The Wisconsin Department of Health Services (DHS) is encouraging Wisconsinites planning or returning from spring break travels to take simple public health precautions to prevent illness.
Although overall COVID-19 case numbers are declining, students and other travelers can still become ill or spread COVID-19 to others. Getting tested after returning home if you’ve been to a location with high COVID-19 community levels and continuing to layer prevention strategies are essential steps for staying safe, protecting the most vulnerable in our families and communities, and reducing strain on health care systems in communities across the country.
“Traveling increases your risk of being exposed to COVID-19,” said DHS Chief Medical Officer Dr. Ryan Westergaard.
“People who have received their primary vaccine series and their booster dose are considered up to date and are less likely to get sick, experience severe illness, or be hospitalized due to COVID-19, compared to those who are unvaccinated," Westergaard added.
"Your booster dose is key to making sure your COVID-19 vaccine continues to offer the best protection. Also, knowing the COVID-19 Community Level of the places you visited or plan to visit can also help you decide which prevention strategies to take, like wearing a mask or getting tested," Westergaard said. "It is important to remember that you can continue to wear a well-fitting mask or respirator at any time if it makes you or others feel safer.”
The Centers for Disease Control and Prevention (CDC) and DHS recommend Wisconsinites delay their travel plans if they are not up to date(link is external) with COVID-19 vaccines. Everyone age 12 and older is eligible to get a booster dose(link is external). Additionally, Wisconsinites should not travel if they:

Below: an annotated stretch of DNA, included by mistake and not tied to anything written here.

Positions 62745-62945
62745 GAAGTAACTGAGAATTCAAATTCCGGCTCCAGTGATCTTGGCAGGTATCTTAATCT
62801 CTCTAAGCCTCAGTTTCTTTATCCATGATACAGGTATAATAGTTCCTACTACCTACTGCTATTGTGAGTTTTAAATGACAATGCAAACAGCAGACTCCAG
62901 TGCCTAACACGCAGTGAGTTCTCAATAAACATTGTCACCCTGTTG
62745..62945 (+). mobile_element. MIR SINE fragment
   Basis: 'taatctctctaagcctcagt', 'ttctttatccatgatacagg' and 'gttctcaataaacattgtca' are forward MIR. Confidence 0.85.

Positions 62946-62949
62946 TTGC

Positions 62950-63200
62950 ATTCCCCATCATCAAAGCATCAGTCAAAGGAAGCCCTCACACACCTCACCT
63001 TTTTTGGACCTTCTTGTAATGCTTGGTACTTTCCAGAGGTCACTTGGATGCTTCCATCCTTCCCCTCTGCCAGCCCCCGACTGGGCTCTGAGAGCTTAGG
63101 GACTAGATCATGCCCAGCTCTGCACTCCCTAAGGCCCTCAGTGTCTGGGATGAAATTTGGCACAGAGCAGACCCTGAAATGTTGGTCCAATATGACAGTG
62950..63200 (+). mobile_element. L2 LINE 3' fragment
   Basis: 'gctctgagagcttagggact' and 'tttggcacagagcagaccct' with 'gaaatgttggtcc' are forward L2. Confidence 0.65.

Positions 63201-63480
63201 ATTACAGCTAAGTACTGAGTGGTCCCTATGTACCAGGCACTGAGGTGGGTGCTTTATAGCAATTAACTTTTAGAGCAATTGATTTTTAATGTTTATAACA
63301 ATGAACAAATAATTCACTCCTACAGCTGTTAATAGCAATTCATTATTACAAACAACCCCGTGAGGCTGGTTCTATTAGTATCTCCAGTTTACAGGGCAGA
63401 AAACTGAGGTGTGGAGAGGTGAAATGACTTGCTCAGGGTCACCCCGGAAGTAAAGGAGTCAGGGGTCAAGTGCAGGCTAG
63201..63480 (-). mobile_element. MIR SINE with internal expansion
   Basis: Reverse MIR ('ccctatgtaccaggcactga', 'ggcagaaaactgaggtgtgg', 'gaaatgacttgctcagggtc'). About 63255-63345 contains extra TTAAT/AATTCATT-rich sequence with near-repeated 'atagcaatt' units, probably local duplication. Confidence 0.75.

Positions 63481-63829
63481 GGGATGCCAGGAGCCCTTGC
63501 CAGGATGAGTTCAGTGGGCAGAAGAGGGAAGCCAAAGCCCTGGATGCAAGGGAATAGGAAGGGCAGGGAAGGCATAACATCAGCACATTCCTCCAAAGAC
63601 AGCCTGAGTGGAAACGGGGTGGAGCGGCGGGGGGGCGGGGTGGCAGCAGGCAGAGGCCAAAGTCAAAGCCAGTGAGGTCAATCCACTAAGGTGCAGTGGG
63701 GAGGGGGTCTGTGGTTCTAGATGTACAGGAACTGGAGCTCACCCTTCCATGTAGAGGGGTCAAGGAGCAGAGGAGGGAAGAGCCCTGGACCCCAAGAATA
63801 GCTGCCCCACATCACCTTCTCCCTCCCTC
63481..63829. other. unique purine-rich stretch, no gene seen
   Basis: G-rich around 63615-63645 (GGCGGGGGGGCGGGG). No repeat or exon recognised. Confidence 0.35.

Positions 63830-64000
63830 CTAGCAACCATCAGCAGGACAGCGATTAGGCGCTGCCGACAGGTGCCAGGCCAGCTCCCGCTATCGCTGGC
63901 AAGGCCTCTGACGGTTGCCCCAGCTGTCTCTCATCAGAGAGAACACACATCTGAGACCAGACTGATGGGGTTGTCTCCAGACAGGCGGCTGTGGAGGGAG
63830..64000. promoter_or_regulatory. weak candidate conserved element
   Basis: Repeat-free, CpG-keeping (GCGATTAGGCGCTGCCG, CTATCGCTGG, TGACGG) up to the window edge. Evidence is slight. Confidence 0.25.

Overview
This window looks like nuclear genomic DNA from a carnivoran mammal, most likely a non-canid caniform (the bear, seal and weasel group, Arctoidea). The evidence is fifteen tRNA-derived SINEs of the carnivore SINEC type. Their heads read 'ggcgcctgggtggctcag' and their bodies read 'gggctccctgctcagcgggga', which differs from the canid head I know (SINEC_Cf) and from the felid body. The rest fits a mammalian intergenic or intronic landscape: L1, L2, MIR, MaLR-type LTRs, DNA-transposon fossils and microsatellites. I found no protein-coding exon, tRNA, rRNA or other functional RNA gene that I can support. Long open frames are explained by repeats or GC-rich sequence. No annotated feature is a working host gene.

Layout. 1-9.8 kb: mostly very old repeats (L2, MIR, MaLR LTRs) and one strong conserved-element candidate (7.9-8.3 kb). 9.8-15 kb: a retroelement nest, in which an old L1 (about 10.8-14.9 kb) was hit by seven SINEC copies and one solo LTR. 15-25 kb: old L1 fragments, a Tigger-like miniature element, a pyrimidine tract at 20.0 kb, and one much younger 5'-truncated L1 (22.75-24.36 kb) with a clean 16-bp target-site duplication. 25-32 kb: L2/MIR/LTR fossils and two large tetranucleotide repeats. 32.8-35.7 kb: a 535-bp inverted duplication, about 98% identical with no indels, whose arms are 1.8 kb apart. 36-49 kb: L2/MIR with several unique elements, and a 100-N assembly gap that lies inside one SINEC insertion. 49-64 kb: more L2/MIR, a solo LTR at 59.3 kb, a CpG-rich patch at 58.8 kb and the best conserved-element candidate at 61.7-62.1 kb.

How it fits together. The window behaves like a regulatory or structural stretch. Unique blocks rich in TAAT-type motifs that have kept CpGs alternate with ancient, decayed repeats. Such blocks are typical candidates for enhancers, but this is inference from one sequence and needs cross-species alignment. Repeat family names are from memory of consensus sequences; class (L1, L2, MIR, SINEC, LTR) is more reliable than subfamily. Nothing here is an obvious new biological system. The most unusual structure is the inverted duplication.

• Have symptoms of COVID-19.
• Have tested positive for COVID-19 and have not completed their isolation period.
• Have recently been exposed to COVID-19 and are recommended to quarantine.
• Are awaiting COVID-19 test results.
For those yet to take their spring break trip, mask wearing is still required on all forms of U.S. public transportation. Wisconsinites are also responsible for knowing and complying with all airline and destination requirements.
Traveling to areas with low COVID-19 Community Levels and planning outdoor or physically distanced activities can further reduce the risk of getting sick.
DHS also encourages all Wisconsinites to get tested before traveling and to get tested and isolate if they’ve returned home and have developed symptoms. Those who are not up to date on their COVID-19 vaccines should visit the CDC website for additional travel recommendations regarding testing and quarantine.
COVID-19 self-tests are available for free from the federal government and at pharmacies and retailers around Wisconsin and can be an important addition to carry-on bags. In addition, testing is available at many sites around Wisconsin. Using the public health tools that are available to us will continue to help keep Wisconsinites safe at home and on the road.